Breast Cancer Treatment in India
In this article, we have covered the following aspects of Breast Cancer treatment:
- Best hospitals in India for the treatment of Breast Cancer
- Best Oncologists in India specializing in management of Breast Cancer
- Cost of Breast Cancer treatment in India – a broad estimate of the costs you will incur in treatment of breast cancer
- Understanding Breast Cancer
Best Doctors and Hospitals in India for treatment of Breast Cancer
Following is a list of the most reputed specialists in India for the treatment of Breast Cancer.
Please click the ‘contact doctor‘ button on the right side for seeking opinion or requesting an appointment with your chosen specialist.
(*On mobile device, please click the ‘+’ symbol on the left to access the contact form)
Top Surgical Oncologists for Breast Cancer Surgery
Top Medical Oncologists for Breast Cancer Treatment
|Doctor Image||Dr. Name||Specialty||Hospital Associated||Contact Doctor||City|
|Dr Bellarmine Vincent Lawrence||Medical Oncologist||Global Hospitals||Chennai|
|Dr Rajasundaram||Medical Oncologist||Global Hospitals||Chennai|
|Dr. Ashok Kumar Vaid||Medical Oncologist||Medanta - The Medicity||Gurgaon|
|Dr. Niti Raizada Narang||Medical Oncologist||Fortis Hospital||Bangalore|
|Dr. Vinod Raina||Medical Oncologist||Fortis Memorial Research Institute||Gurgaon|
|Dr. Boman Nariman Dhabhar||Medical Oncologist||Wockhardt Hospitals||Mumbai|
Cost of Breast Cancer Treatment in India
Following is a tentative idea of treatment and cost you can expect:
- Stage I/II non metastatic disease-Surgery(Mastectomy/MRM)(4500-5500 US$) IS CONSIDERED THE BEST TREATMENT
- In III/IV metastatic disease chemotherapy -500-800 $ PER CYCLE MINIMUM OF 3 CYCLES…MAXIMUM OF 6-8 CYCLES.IF TARGETED THERAPY USED THEN CHEMOTHERAPY COST WILL BE APPROXIMATE 1200-1500 PER CYCLE
+ (followed by)
Surgery if lesion is operable (4500-5500US$)
+ chemotherapy/radiotherapy(with weekly chemotherapy 200-400 US$ PER WEEK)
*Please note; the given cost estimate is a very general one. Every cancer case is unique, and your oncologist will advise best treatment plan after evaluation of case. This is just to give you a basic first level idea.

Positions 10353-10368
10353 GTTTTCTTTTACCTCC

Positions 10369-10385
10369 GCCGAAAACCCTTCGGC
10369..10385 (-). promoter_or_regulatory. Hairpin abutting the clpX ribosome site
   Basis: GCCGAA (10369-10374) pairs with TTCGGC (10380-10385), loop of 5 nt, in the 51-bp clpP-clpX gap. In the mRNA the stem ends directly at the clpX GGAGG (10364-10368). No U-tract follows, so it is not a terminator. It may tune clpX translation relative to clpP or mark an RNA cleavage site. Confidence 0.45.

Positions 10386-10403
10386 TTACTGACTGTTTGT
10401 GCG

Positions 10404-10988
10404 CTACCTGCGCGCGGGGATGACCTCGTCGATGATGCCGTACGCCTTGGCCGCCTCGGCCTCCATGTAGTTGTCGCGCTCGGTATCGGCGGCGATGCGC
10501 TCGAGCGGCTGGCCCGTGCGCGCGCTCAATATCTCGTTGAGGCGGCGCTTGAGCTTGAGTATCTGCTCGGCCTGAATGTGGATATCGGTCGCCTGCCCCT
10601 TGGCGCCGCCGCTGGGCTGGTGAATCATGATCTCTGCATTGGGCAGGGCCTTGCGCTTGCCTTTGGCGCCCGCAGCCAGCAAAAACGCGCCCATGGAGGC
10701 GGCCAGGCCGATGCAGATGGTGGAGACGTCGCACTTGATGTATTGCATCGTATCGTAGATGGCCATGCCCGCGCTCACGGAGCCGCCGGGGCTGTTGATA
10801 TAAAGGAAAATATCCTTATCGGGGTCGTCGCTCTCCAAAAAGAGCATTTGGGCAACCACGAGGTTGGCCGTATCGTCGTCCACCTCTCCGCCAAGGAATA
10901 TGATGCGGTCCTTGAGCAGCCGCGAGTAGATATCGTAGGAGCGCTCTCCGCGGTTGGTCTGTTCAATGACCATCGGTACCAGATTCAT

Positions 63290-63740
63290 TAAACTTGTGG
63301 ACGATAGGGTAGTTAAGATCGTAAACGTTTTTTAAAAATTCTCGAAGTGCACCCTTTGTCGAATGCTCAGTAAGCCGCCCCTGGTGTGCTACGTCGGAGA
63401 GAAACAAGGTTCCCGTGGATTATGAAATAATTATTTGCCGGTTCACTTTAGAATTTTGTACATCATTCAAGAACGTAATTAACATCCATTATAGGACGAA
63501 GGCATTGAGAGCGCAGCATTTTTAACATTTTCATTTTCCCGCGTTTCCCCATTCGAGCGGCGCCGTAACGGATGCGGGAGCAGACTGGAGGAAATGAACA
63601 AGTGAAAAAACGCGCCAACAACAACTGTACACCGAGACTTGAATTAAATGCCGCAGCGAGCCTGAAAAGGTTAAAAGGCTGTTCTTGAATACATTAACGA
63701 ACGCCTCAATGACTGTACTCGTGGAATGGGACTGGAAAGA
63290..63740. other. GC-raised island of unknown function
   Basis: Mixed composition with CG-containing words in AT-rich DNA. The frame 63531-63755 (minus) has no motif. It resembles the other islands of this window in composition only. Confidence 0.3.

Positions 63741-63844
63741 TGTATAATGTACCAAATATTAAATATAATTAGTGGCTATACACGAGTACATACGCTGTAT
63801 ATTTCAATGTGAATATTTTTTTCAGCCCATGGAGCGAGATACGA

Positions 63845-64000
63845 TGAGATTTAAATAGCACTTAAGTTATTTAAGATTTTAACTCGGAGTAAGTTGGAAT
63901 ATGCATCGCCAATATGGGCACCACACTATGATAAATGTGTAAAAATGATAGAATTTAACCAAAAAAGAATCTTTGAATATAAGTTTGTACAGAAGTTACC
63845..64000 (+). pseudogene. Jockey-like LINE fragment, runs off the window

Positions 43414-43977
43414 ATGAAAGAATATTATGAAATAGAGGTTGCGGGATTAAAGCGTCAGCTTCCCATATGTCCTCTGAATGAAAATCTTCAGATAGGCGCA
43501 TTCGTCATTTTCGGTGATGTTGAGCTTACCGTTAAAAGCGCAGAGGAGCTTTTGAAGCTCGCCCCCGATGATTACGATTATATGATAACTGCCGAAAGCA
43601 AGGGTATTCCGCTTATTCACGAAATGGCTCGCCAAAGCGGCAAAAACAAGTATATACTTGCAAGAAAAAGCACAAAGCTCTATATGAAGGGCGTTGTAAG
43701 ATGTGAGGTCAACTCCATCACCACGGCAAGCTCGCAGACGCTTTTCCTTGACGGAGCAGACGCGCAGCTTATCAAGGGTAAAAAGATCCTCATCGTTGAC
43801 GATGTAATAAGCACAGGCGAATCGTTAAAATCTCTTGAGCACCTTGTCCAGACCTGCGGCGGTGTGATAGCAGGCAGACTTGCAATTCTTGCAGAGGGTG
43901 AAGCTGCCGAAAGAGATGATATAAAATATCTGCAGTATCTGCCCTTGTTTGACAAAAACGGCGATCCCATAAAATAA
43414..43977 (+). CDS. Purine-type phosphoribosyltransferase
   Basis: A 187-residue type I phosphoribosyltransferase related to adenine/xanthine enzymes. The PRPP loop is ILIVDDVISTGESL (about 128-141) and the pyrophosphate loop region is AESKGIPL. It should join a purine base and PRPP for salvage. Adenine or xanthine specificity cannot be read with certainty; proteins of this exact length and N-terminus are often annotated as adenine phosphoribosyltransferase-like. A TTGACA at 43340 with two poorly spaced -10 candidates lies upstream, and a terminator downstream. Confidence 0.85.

Understanding Breast Cancer
- Breast cancer is a life-threatening cancer in women & leading cause of death in females (in developed countries, however, lung cancer has surpassed the a cause of cancer death in women)
- Increasing age and female sex are established risk factors
- A positive family history of breast cancer is the most important risk factor
- A family history of ovarian cancer at an early age(<50 years) in a first-degree relative, has been associated with a doubling of breast cancer risk.
- First pregnancy at late age, nulliparity , early onset of menses, and late age of menopause have all been associated with an increased risk of breast cancer.
- As with cancers of the colon and prostate, diets that are rich in grains, fruits, and vegetables; low in saturated fats; low in energy (calories); and low in alcohol are thought to be protective against breast cancer
- Mediterranean diet (characterized especially by a high consumption of vegetables and olive oil and moderate consumption of protein) is associated with lower risk for breast cancer.
- Obesity has been consistently associated with Increased risk of postmenopausal breast cancer
- High doses of ionizing radiation to the chest area, particularly during puberty is seen as a risk factor for breast cancer
- The incidence of breast cancer is higher in non-Hispanic whites than in women of other racial or ethnic groups. Among women younger than 40 years, African Americans have a higher incidence
Types of Breast Cancer
The various types of breast cancers are listed below by percentage of cases:
- Infiltrating ductal carcinoma is the most commonly diagnosed breast tumor ;tendency to metastasize ; 75% of breast cancers
- Lobular carcinoma in situ (LCIS) peak incidence is in women aged 40-50 years
- Infiltrating lobular carcinoma 15% of invasive breast cancers
- Medullary carcinoma 5% of cases ;occurs in younger women
- Mucinous (colloid) carcinoma fewer than 5% of invasive breast cancer
- Tubular carcinoma of the breast accounts for 1-2% of all breast cancers
- Papillary carcinoma seen in women older than 60 years; 1-2% of all breast cancers
- Metaplastic breast cancer less than 1% of breast cancer cases, occur in older women , higher incidence in blacks
- Mammary Paget disease 1-4% of all breast cancers ; peak incidence in the sixth decade of life
Investigations for Breast Cancer
Early breast cancers may be asymptomatic; pain and discomfort are typically not present.